Do-Lui: I was a stay at home mom and a substitute teacher for a little bit. When my son was born, I decided to stay home for a while, and one year turned into two or three. It was weird, right at the time I was thinking of returning, that was when they had all those massive lay-offs of the teachers, so nobody was hiring so I was like “oh, I guess I’ll take an extra year off.” Then it became easier to just stay home
GP: So you took a break in teaching, how long have you been a teacher?
Do-Lui: Well, I taught in West Oakland for three years before then, so this would be my fourth year, unless you want to count my student year, so four or five?
GP: Why did you decide to become a teacher?
Do-Lui: A lot of reasons. When I was really young, I loved learning. Just any subject, but my family didn’t want me to become a teacher, so I tried doing other things. I went into the nonprofit world, I managed a volunteer program and I worked with a bunch of agencies all connected with social issues, and every time we would study what was needed or how to resolve an issue, education kept on coming back as the central, or one of the central -- money and education. So when I moved from Florida to California, I had to look for a new job, and that was when...you know that whole what’s your color parachute thing? What do I really feel passionate about? It’s education, so yeah I switched careers, I went into education and worked for an an education lab. You know, it makes no sense to work in education without having been an educator, so I said “okay! Here we go, back to school,” and became a teacher.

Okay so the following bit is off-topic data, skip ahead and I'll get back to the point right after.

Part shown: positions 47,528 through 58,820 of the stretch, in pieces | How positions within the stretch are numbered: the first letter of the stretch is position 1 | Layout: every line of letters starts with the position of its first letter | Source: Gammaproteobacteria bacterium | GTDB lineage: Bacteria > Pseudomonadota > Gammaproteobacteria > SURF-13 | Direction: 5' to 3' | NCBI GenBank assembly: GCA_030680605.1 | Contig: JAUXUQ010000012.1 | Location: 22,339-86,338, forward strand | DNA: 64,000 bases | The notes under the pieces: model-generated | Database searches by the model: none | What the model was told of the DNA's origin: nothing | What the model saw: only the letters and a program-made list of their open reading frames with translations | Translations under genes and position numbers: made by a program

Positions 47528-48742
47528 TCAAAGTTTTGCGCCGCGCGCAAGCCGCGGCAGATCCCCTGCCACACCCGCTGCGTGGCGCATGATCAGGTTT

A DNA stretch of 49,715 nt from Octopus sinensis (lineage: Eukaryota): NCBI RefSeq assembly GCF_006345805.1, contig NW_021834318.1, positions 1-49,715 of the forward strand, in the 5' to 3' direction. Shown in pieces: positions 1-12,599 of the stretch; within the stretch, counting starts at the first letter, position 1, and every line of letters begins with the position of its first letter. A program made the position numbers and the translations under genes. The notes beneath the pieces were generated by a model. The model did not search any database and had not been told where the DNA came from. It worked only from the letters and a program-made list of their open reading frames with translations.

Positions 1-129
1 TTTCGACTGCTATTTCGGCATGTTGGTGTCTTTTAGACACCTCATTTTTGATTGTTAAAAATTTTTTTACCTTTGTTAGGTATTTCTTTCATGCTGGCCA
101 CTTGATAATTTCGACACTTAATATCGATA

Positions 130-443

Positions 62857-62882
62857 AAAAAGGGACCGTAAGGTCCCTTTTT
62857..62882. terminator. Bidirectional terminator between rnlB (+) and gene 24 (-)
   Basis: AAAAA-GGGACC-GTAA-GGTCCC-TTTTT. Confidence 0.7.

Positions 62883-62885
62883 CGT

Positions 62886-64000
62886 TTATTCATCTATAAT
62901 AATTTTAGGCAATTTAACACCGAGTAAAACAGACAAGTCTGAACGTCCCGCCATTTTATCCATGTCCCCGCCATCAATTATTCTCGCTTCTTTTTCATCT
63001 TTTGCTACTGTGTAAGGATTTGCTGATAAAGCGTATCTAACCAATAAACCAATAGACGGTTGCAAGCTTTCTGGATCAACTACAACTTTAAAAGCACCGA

GP: What are some difficulties of being a new teacher at Albany High?
Do-Lui: I think it’s the same as anywhere, you have to get used to and develop curriculum, you want to find that balance between what... between the expectations of what you need to teach them and how, where your student's are at. Every student is in a different place, and finding that spot where you can get them there, right? Because everyone is unique, and you’re trying to move them through *laughs* the same path basically, but actually maybe not a path, but a goal.
GP: How is Albany High School different than other schools you’ve gone to or taught at?
Do-Lui: *Laughs* So different!
GP: Oh yeah?
Do-Lui: So different! Alright, so just before Albany High School, I taught at Kipp, I don’t know if you’re familiar with them. They have a very regimented program, you know, school uniforms, there are slogans and sayings. They have this policy of no excuses, so they restrict and control and try to organize almost everything so that the student has no excuses for not turning in homework, or being distracted. And I think that it has proved very successful for the communities they want to serve, but it limits a teacher in terms of their creative ability in curriculum, and I think think it’s that principle of at what point do you allow them to take responsibility for themselves. You want it to just be the training wheels, you don't want to be their vehicle. But Albany High School starts with the assumption that students are responsible, respectful, and I love that culture. I like that we don’t start with the assumption that you don’t know what you’re doing.